There’s a popular theory that hot people have it easier in life, and that might be true for looks but not for temperature. People were asked to self report their levels of depression and it turns out that there’s a correlation between their body temperature and mood. The results revealed that people with higher body temperatures were more likely to be depressed. This connection can help researchers better understand depression and how we can treat it better.
The study data showed that as self-reported depression symptoms became more severe, body temperature averages got higher. There was also some association between higher depression scores and lower daily temperature fluctuations, but not to a statistically significant level.
With around 5 percent of people around the world thought to be living with depression, efforts to understand and effectively treat it are now more urgent than ever. Each new discovery brings more hope in tackling the problem.
Bayer, the corporate owner of Monsanto, must pay $2.25 billion in damages due to Monsanto’s product called Roundup. The chemical spray kills insects very quickly (which is really bad for the planet) and due to it being permitted to use on residential properties the harm it has caused seems pretty great. One regular user of the chemical soup got cancer due to it and sued the company, thus leading the court ordering the payment. The lesson here: don’t use pesticides on residential properties. It’s good to see a massive corporation being held to account for its damaging actions.
“The jury’s punitive damages award sends a clear message that this multi-national corporation needs top to bottom change,” they said, calling the verdict “a condemnation of 50 years of misconduct by Monsanto.”
The claims rest on the ingredient glyphosate, introduced as a herbicide by Monsanto in 1974, which inhibits a certain enzyme in most plants, preventing them from growing. Monsanto also introduced genetically modified crops that are resistant to glyphosate.
Reading is cool, and it can look cool too! The volunteers over at Standard Ebooks have collected public domain books which they polish up with fancy covers to look more appealing. That’s not all though. They also clean up the scans of books that exist and also fix any formatting and typos that exist. If you’ve read a book from Project Gutenberg you might notice misspelled words or odd line breaks due to the inaccuracies with character recognition software. With Standard Ebooks you can read knowing that you’re getting well edited material.
Standard Ebooks is a volunteer-driven effort to produce a collection of high quality, carefully formatted, accessible, open source, and free public domain ebooks that meet or exceed the quality of commercially produced ebooks. The text and cover art in our ebooks is already believed to be in the U.S. public domain, and Standard Ebooks dedicates its own work to the public domain, thus releasing the entirety of each ebook file into the public domain. All the ebooks we produce are distributed free of cost and free of U.S. copyright restrictions.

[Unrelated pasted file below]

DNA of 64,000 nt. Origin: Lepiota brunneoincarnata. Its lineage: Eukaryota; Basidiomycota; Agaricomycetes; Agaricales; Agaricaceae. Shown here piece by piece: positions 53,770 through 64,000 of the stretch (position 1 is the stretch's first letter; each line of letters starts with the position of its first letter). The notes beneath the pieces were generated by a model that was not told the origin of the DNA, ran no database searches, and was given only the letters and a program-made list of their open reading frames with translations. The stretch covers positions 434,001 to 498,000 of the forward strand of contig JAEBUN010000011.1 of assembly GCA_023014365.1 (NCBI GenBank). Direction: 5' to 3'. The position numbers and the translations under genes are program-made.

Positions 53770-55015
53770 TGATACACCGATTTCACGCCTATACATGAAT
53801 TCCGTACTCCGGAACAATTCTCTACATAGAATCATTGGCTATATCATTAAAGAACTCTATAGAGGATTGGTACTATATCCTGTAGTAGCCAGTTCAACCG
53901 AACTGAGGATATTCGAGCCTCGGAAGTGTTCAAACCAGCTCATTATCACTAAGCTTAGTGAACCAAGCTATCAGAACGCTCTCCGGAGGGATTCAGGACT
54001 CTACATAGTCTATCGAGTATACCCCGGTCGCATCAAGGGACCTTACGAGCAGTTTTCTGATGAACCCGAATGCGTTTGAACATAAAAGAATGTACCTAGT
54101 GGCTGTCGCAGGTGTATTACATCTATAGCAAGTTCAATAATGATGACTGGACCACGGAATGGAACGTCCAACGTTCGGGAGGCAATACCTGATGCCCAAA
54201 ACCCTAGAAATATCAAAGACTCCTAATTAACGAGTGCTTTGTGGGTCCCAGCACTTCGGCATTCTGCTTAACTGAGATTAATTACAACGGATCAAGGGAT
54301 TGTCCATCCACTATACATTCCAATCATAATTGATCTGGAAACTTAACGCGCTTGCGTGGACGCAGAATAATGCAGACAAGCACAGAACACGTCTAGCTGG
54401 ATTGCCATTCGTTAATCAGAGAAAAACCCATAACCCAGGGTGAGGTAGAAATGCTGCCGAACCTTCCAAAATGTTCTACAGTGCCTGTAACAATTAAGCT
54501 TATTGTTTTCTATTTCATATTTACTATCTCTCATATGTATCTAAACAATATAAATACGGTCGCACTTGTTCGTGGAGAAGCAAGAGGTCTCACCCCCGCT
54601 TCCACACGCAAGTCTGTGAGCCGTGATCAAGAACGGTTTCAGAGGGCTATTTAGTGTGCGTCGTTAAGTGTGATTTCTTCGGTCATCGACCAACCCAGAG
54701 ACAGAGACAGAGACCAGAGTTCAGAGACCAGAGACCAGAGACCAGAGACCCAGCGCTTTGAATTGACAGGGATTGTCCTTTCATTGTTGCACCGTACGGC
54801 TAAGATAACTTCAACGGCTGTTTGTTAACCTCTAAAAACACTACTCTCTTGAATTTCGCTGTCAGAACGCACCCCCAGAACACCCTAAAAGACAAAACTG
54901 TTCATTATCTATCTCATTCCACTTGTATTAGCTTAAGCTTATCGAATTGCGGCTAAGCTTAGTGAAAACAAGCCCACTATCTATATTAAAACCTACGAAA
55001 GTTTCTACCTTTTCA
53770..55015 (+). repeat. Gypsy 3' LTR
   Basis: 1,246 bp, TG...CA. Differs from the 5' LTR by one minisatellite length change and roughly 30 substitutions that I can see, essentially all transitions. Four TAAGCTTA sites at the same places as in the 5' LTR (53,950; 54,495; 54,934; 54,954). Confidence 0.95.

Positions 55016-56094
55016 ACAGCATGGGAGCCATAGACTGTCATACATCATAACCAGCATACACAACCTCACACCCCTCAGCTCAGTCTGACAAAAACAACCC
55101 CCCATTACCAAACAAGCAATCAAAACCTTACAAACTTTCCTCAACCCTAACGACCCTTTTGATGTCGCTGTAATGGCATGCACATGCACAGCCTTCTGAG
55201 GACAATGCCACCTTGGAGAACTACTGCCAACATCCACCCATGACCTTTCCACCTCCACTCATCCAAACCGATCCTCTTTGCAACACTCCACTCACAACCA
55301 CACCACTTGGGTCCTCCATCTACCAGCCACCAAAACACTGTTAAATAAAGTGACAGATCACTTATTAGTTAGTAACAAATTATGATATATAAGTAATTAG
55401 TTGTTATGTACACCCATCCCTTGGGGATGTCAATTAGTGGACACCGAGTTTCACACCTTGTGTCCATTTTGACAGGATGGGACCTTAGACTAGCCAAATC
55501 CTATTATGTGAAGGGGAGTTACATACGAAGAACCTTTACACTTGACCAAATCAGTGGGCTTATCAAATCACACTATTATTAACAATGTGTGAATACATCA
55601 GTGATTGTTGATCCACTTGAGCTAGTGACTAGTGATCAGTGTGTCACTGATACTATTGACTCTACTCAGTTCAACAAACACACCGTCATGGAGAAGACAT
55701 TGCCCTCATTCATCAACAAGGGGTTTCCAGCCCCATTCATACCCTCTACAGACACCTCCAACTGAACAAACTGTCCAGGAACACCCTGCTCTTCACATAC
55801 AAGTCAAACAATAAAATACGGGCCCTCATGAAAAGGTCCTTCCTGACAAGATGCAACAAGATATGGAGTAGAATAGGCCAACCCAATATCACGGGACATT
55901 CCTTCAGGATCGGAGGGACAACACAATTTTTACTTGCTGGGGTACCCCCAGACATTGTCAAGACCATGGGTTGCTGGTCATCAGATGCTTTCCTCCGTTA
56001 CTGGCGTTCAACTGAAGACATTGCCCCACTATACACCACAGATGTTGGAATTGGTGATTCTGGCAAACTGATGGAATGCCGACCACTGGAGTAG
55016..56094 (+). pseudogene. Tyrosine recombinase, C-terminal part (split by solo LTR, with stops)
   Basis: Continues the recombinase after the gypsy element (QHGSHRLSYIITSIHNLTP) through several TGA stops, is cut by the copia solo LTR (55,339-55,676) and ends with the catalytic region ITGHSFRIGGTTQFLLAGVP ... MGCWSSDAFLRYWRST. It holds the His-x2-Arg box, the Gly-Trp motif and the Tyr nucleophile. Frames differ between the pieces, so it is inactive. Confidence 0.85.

We only have one life so use it wisely. It feels like a lot of pressure, but maybe we should focus on the small wins like using out mobile phones less. If you’re one of those people with new year’s resolutions than you may want to consider reducing your phone usage to help you achieve your goals. Go ahead and try whatever technique you want to reduce your phone usage as one of them is going to work, of course, it’s worth noting that the act of using your phone isn’t the problem it’s what you are using it for.
The consequences, from a global level, are shocking. As Harris writes: “Never before have a handful of tech designers had such control over the way billions of us think, act and live our lives.”
What’s more, we’ve become so conditioned, thanks to dopamine, to believe that checking our phones is a behavior worth repeating that when we can’t check our phones, we often feel anxious, and start to experience Fomo, the “fear of missing out”. Anxiety is, of course, unpleasant, and so what do we do to alleviate it? We check our phones. And when we do, we encounter a dopamine trigger, which reinforces the idea that checking phones is a behavior worth repeating. And the cycle continues.
Billboards are a plight on the environment that also negatively impact our mental health – so why do let them exist? In Sao Paulo they banned billboards a long time ago and their local economy wasn’t negatively impacted while the wellbeing of the people in the city increased. It seems so obvious that we should ban billboards, and that’s what Adfree Cities is all about. The UK-based organization is trying to empower locals to get their politicians to agree with a billboard ban. Let’s do it!
Billboards promote large corporations over local businesses
The majority of adverts we see on billboards and bus shelters are for big brands. This kind of advertising is expensive, and means that local businesses are not able to compete. Local businesses return more money back into the local economy, supporting high streets and local employment. But the messages which dominate our streets are billboards ads telling us to buy from Tesco and McDonalds.
But the biggest spenders on outdoor advertising in 2022 included corporations like Amazon, KFC, McDonald’s, Coca Cola, Sky and Samsung. Hardly your local mom-and-pop business.